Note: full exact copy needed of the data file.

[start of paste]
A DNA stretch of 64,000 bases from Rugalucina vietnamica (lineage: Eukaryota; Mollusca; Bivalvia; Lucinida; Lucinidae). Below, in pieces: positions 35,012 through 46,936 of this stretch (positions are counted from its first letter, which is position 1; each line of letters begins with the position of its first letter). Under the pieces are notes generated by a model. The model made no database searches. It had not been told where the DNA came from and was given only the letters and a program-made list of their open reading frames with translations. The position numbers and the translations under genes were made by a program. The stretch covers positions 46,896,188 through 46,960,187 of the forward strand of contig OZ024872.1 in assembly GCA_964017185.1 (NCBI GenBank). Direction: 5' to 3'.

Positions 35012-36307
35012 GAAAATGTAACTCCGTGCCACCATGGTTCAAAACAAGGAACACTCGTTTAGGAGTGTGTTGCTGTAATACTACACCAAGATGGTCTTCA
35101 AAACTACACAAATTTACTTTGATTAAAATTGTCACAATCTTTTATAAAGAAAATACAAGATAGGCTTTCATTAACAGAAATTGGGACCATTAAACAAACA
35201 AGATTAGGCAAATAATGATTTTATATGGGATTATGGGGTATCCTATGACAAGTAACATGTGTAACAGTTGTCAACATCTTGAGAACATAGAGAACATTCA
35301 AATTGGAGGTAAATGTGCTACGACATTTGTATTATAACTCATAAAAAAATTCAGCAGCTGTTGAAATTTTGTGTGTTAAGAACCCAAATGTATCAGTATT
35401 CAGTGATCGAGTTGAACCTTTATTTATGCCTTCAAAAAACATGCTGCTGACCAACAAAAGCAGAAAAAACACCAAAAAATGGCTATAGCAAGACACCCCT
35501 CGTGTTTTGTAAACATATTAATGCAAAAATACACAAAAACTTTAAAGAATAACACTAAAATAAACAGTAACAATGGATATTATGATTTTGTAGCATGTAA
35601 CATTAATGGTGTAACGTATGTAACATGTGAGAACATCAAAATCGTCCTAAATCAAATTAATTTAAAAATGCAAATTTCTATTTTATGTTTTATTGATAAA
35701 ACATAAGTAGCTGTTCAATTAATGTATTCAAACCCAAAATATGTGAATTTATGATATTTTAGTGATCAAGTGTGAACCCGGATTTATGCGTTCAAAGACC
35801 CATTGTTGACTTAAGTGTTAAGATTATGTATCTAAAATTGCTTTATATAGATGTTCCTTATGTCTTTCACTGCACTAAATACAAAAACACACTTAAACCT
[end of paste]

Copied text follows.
A DNA stretch of 64,000 bases from Rugalucina vietnamica (lineage: Eukaryota; Mollusca; Bivalvia; Lucinida; Lucinidae). Below, in pieces: positions 35,012 through 46,936 of this stretch (positions are counted from its first letter, which is position 1; each line of letters begins with the position of its first letter). Under the pieces are notes generated by a model. The model made no database searches. It had not been told where the DNA came from and was given only the letters and a program-made list of their open reading frames with translations. The position numbers and the translations under genes were made by a program. The stretch covers positions 46,896,188 through 46,960,187 of the forward strand of contig OZ024872.1 in assembly GCA_964017185.1 (NCBI GenBank). Direction: 5' to 3'.

Positions 35012-36307
35012 GAAAATGTAACTCCGTGCCACCATGGTTCAAAACAAGGAACACTCGTTTAGGAGTGTGTTGCTGTAATACTACACCAAGATGGTCTTCA
35101 AAACTACACAAATTTACTTTGATTAAAATTGTCACAATCTTTTATAAAGAAAATACAAGATAGGCTTTCATTAACAGAAATTGGGACCATTAAACAAACA
35201 AGATTAGGCAAATAATGATTTTATATGGGATTATGGGGTATCCTATGACAAGTAACATGTGTAACAGTTGTCAACATCTTGAGAACATAGAGAACATTCA
35301 AATTGGAGGTAAATGTGCTACGACATTTGTATTATAACTCATAAAAAAATTCAGCAGCTGTTGAAATTTTGTGTGTTAAGAACCCAAATGTATCAGTATT
35401 CAGTGATCGAGTTGAACCTTTATTTATGCCTTCAAAAAACATGCTGCTGACCAACAAAAGCAGAAAAAACACCAAAAAATGGCTATAGCAAGACACCCCT
35501 CGTGTTTTGTAAACATATTAATGCAAAAATACACAAAAACTTTAAAGAATAACACTAAAATAAACAGTAACAATGGATATTATGATTTTGTAGCATGTAA
35601 CATTAATGGTGTAACGTATGTAACATGTGAGAACATCAAAATCGTCCTAAATCAAATTAATTTAAAAATGCAAATTTCTATTTTATGTTTTATTGATAAA
35701 ACATAAGTAGCTGTTCAATTAATGTATTCAAACCCAAAATATGTGAATTTATGATATTTTAGTGATCAAGTGTGAACCCGGATTTATGCGTTCAAAGACC
35801 CATTGTTGACTTAAGTGTTAAGATTATGTATCTAAAATTGCTTTATATAGATGTTCCTTATGTCTTTCACTGCACTAAATACAAAAACACACTTAAACCT